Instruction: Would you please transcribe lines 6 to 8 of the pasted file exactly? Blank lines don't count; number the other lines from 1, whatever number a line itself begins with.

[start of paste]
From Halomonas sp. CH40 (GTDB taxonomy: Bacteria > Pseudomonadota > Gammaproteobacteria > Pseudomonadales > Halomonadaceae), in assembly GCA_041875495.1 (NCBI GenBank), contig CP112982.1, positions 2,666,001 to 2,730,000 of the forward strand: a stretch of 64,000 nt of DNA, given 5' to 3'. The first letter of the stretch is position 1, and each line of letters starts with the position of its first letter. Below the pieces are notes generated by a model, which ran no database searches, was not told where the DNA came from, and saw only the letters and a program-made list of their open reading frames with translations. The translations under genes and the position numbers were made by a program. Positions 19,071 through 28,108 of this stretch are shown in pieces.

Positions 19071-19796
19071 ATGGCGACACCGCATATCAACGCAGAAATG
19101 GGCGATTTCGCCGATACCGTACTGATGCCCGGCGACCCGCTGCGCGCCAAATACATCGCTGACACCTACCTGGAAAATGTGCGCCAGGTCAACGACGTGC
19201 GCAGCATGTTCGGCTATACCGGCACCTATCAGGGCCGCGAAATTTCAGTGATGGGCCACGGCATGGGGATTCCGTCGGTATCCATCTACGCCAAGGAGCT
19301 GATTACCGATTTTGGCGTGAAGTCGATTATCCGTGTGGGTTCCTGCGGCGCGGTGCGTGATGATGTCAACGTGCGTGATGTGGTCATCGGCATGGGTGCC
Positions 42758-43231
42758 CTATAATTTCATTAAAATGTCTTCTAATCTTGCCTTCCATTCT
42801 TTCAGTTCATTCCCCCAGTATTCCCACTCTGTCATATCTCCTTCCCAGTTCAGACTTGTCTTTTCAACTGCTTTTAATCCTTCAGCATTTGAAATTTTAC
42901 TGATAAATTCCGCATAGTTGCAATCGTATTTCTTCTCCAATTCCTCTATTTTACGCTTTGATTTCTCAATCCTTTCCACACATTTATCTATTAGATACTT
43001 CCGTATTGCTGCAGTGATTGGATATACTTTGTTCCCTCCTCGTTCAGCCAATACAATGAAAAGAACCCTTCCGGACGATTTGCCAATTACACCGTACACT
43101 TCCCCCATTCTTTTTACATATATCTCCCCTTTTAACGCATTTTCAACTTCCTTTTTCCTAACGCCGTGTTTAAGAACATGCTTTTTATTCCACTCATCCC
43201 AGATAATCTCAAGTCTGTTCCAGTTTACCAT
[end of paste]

19301 GATTACCGATTTTGGCGTGAAGTCGATTATCCGTGTGGGTTCCTGCGGCGCGGTGCGTGATGATGTCAACGTGCGTGATGTGGTCATCGGCATGGGTGCC
Positions 42758-43231
42758 CTATAATTTCATTAAAATGTCTTCTAATCTTGCCTTCCATTCT